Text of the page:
Flower of Life

Our logo features the 'flower of life' symbol, which is a repeating pattern of overlapping circles in sacred geometry. The pattern has been found in historical artifacts dating back to the 7th century BC and has been used as an ornament in the Roman Empire and in medieval artistic traditions such as Islamic art and Gothic art. A notable variation of the pattern is the six-petal rosette, also known as the "Sun of the Alps," which was commonly used in alpine folk art during the 17th and 18th centuries.

The Flower of Life is a geometric symbol that has played a significant role in various cultures throughout history. Its exact origins and meaning are still not fully understood, but it continues to be a powerful symbol of interconnectedness and spiritual growth in modern times.

In ancient cultures, the Flower of Life was often considered a sacred symbol and was used in religious and spiritual contexts. It was often seen as a symbol of creation and was thought to represent the interconnectedness of all living things. Some cultures believed that the symbol had the power to bring about healing, enlightenment, and spiritual transformation.

The Flower of Life has been found in many different ancient cultures, including Ancient Egypt, Greece, and China. In Egypt, the symbol was often associated with the goddess Isis and was used in various religious rituals. In Greece, the symbol was used in art and was believed to represent the cycle of life and death. In China, the symbol was often used in Feng Shui and was believed to bring about good luck and prosperity.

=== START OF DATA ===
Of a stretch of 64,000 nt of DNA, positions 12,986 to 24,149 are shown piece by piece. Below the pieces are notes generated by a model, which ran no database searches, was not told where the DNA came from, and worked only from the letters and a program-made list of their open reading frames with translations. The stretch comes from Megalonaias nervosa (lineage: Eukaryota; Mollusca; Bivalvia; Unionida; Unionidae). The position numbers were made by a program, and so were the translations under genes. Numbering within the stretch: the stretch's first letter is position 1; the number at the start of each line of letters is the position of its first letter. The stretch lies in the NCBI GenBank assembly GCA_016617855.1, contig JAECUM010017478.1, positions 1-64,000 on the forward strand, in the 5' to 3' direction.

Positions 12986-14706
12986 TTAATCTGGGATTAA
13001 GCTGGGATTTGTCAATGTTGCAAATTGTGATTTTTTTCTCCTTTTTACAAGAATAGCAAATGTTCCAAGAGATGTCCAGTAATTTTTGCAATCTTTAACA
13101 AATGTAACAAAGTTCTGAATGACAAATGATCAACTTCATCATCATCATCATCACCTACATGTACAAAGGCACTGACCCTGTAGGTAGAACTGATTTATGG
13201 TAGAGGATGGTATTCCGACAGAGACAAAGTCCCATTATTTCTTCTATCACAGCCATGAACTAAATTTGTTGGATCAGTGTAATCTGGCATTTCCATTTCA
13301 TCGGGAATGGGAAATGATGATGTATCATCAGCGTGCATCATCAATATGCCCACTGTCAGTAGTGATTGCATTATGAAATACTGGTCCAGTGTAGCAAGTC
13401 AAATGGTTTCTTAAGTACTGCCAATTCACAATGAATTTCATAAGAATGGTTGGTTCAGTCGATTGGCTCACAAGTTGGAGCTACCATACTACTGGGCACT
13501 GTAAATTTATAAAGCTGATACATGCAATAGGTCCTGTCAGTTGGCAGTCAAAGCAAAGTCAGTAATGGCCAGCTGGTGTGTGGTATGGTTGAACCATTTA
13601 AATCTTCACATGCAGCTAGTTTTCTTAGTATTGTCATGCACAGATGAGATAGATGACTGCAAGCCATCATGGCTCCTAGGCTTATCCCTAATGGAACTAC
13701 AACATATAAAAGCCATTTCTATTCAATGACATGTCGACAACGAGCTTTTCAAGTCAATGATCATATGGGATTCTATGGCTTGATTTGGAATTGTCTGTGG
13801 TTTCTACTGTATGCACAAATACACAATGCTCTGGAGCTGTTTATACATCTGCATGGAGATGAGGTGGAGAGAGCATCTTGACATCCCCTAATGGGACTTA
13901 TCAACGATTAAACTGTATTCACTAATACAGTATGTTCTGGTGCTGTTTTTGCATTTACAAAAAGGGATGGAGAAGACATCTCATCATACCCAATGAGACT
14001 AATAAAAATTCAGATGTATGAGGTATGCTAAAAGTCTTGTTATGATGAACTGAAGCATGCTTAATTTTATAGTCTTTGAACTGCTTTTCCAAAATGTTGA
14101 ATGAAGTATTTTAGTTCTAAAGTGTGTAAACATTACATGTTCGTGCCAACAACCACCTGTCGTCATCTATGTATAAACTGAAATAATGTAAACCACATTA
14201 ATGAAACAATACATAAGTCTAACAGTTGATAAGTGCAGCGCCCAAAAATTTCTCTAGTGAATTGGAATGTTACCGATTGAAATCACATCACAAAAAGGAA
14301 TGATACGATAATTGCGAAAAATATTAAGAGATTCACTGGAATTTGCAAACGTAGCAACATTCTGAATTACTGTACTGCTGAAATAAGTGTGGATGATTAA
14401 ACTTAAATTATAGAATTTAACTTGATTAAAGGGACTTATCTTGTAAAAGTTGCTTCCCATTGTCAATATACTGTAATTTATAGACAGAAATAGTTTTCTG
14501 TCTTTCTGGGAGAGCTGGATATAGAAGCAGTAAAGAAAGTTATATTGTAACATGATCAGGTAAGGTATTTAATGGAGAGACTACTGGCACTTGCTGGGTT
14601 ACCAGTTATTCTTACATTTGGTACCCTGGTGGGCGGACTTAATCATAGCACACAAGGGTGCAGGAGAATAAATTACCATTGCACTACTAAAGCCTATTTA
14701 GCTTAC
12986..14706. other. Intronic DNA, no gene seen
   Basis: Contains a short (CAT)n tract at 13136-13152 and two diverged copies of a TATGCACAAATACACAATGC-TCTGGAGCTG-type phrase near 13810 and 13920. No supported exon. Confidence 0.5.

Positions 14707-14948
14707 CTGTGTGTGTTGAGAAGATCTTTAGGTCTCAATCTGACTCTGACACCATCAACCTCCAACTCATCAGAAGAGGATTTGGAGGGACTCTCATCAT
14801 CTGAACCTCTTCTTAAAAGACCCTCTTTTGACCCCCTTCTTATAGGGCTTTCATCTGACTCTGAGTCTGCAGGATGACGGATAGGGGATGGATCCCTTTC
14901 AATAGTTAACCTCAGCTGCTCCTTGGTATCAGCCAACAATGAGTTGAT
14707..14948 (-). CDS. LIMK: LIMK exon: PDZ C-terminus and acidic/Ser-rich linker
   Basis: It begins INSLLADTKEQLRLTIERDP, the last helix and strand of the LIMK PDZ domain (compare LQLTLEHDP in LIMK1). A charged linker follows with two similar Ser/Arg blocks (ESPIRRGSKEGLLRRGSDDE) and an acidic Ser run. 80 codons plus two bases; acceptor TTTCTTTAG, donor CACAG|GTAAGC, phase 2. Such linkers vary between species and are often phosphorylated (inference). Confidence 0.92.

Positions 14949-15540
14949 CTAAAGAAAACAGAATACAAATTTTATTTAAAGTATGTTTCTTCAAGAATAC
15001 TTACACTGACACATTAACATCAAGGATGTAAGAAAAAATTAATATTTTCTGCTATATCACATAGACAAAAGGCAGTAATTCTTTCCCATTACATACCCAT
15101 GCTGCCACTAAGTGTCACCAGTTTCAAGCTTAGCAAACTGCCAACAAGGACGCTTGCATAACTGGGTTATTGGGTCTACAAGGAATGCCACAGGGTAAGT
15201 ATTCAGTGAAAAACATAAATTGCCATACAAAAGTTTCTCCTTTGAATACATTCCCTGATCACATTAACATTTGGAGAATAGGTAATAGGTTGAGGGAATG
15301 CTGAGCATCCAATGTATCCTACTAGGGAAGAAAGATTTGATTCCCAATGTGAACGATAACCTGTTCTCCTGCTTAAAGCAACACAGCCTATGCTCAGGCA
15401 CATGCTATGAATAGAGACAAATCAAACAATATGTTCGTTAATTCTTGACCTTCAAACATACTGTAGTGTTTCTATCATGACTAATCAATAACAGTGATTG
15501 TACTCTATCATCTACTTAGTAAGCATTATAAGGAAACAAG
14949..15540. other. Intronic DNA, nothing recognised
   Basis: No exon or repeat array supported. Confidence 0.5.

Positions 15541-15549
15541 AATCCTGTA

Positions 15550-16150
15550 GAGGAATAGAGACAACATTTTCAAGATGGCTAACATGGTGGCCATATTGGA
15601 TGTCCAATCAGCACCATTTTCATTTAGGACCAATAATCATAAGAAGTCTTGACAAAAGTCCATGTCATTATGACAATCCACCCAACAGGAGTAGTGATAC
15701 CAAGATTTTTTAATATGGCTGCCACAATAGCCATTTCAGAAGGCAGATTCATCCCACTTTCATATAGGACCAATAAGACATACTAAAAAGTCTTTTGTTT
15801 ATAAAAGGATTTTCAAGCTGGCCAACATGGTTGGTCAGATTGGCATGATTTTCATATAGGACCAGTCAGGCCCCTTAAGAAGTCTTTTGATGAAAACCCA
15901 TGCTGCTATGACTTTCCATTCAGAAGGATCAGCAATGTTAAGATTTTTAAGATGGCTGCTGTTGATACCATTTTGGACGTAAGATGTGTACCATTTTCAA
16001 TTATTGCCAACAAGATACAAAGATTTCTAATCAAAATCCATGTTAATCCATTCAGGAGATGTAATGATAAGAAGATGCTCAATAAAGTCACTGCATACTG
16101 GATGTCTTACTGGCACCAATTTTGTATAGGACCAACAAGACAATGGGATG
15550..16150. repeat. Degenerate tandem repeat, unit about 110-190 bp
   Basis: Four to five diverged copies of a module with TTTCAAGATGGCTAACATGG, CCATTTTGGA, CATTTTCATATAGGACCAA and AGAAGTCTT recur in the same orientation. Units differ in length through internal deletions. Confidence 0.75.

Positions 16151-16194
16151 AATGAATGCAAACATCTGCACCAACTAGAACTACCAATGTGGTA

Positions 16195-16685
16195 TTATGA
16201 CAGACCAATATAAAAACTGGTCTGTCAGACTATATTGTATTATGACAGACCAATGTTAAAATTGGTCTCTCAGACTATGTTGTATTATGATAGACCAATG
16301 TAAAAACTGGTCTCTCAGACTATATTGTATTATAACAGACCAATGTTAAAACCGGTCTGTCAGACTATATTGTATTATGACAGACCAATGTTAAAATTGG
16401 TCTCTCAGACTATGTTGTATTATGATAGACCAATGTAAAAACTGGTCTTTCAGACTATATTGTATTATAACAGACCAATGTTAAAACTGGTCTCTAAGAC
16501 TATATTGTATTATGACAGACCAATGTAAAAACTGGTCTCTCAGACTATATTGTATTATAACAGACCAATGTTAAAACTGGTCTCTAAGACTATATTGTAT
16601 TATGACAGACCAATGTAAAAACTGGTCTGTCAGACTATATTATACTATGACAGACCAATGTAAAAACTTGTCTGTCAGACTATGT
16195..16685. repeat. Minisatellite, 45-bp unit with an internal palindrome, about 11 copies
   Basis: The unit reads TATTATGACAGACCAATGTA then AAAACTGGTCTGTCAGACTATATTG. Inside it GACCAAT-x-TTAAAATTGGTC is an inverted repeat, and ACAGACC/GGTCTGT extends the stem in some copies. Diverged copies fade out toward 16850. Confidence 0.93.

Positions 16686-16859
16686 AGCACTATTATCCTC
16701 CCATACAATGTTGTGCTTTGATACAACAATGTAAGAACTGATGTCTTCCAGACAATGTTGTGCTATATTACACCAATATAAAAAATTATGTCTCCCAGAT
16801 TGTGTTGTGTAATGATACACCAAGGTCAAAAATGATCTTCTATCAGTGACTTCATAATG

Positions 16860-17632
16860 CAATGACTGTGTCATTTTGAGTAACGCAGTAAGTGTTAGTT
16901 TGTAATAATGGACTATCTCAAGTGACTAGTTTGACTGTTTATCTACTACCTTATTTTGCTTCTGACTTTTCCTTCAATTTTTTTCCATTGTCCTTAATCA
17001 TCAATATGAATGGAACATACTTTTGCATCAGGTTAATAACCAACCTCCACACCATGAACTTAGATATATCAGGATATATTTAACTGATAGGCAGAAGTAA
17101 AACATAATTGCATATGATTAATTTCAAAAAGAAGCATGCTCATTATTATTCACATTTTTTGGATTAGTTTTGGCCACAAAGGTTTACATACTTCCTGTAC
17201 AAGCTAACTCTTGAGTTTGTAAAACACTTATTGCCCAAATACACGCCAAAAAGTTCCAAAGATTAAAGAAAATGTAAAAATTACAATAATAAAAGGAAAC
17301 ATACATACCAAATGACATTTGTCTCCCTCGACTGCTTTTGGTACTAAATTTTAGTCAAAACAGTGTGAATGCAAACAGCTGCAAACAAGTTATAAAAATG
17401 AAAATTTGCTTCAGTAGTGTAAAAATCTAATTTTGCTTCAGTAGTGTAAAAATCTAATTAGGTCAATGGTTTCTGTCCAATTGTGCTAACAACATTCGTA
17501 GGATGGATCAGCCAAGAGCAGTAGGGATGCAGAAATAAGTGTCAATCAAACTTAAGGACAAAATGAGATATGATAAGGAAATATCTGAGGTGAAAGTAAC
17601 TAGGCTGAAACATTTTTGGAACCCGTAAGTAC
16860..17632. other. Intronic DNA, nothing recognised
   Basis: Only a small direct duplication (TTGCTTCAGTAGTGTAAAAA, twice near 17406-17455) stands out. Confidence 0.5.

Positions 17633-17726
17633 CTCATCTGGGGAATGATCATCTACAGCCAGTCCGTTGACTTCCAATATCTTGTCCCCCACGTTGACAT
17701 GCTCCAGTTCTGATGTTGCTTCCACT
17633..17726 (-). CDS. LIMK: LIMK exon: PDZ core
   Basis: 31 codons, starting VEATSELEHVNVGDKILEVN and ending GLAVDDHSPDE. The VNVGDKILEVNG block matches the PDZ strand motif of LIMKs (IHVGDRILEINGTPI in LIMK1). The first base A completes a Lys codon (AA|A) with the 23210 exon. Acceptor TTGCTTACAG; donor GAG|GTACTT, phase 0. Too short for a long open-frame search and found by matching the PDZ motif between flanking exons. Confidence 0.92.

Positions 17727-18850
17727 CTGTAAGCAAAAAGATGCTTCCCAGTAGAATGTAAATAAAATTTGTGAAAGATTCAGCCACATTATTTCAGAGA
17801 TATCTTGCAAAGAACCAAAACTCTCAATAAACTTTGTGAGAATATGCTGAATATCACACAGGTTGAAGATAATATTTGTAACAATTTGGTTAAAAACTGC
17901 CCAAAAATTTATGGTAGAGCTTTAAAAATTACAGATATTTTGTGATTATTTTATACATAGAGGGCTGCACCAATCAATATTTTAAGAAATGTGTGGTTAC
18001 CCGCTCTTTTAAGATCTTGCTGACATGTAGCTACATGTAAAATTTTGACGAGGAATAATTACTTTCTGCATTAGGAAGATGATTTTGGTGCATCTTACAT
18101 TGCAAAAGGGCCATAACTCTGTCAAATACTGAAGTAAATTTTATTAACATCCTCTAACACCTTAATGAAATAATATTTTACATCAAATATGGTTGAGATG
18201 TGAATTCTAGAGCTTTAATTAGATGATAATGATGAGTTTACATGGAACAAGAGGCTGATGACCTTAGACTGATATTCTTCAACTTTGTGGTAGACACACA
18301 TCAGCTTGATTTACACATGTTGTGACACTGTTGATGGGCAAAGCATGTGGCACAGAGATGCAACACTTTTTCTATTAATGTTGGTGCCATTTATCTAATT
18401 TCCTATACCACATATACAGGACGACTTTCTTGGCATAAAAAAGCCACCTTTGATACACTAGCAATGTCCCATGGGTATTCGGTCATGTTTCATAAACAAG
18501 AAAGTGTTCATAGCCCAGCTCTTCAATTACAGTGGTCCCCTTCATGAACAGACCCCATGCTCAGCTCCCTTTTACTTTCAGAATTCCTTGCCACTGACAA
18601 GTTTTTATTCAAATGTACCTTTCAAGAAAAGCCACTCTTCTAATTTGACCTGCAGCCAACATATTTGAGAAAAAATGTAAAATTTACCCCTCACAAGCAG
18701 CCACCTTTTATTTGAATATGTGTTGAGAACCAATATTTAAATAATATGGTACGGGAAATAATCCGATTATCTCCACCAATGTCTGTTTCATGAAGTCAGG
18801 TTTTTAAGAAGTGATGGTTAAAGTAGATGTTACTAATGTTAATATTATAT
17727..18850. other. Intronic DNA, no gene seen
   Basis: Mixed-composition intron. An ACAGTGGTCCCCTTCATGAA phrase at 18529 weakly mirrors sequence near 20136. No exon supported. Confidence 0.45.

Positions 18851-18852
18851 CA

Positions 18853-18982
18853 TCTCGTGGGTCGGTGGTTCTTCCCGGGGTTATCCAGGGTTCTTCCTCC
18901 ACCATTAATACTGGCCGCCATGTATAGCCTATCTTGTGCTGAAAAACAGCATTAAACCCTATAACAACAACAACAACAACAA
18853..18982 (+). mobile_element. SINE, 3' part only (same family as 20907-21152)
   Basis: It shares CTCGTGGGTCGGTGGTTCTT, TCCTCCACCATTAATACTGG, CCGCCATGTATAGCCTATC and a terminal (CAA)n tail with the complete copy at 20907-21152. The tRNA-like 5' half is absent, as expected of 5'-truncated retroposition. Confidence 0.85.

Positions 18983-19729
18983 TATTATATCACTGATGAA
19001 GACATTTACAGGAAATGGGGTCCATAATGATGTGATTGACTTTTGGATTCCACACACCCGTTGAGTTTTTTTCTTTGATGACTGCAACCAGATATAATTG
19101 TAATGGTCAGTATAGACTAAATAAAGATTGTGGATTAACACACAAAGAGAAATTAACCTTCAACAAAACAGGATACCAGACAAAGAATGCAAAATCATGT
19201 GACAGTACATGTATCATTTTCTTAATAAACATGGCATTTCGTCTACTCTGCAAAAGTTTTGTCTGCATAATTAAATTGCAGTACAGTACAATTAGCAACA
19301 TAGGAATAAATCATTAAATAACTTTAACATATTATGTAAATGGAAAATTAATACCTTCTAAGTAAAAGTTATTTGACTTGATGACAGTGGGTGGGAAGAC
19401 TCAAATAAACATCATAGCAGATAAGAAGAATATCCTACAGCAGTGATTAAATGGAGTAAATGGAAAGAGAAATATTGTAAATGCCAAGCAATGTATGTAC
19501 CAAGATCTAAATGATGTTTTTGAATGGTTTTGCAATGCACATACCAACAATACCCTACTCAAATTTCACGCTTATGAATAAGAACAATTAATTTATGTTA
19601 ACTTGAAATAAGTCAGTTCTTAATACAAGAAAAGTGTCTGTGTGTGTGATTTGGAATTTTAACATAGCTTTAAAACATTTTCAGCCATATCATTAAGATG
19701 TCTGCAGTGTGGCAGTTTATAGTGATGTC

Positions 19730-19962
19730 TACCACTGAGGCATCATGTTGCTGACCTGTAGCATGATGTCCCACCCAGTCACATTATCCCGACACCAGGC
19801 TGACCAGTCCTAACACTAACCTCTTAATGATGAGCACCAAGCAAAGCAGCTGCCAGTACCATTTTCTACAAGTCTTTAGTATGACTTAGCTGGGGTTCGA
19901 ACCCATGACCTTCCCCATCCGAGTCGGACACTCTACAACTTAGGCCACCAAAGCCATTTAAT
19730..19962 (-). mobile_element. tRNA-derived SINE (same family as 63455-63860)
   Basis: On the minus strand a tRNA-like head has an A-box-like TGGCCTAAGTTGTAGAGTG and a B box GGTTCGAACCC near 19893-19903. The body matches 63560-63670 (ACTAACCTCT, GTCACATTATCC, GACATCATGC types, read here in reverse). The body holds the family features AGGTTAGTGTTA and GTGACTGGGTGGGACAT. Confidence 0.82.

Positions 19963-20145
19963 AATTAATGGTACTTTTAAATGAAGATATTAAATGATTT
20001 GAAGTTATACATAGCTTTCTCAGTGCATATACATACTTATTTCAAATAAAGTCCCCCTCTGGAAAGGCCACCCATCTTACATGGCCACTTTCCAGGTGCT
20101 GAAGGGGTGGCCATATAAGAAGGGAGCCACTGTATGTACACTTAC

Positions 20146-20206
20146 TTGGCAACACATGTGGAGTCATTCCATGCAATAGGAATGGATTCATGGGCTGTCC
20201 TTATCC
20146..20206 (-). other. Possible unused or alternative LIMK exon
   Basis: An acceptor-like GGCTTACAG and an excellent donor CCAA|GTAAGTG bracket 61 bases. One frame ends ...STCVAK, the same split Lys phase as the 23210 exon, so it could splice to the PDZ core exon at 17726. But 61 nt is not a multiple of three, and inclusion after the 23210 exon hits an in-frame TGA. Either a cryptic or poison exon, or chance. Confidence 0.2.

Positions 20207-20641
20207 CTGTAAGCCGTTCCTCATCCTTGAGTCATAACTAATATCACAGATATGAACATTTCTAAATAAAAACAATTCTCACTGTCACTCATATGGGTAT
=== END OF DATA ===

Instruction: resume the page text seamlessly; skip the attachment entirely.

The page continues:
Today, the Flower of Life remains a popular symbol in many different spiritual and new age communities. It is often used in meditation practices and is believed to have the power to bring about positive change and spiritual growth. Many people also believe that the symbol has healing properties and can be used to promote physical, emotional, and spiritual well-being.

Flower of life design by Leonardo da Vinci 

Leonardo da Vinci has studied the Flower of Life’s form and its mathematical properties. He has drawn the Flower of Life itself, as well as components therein, such as the Seed of Life. 

He has drawn geometric figures representing shapes such as the platonic solids, a sphere, a torus, etc., and has also used the golden ratio of phi in his artwork; all of which may be derived from the Flower of Life design.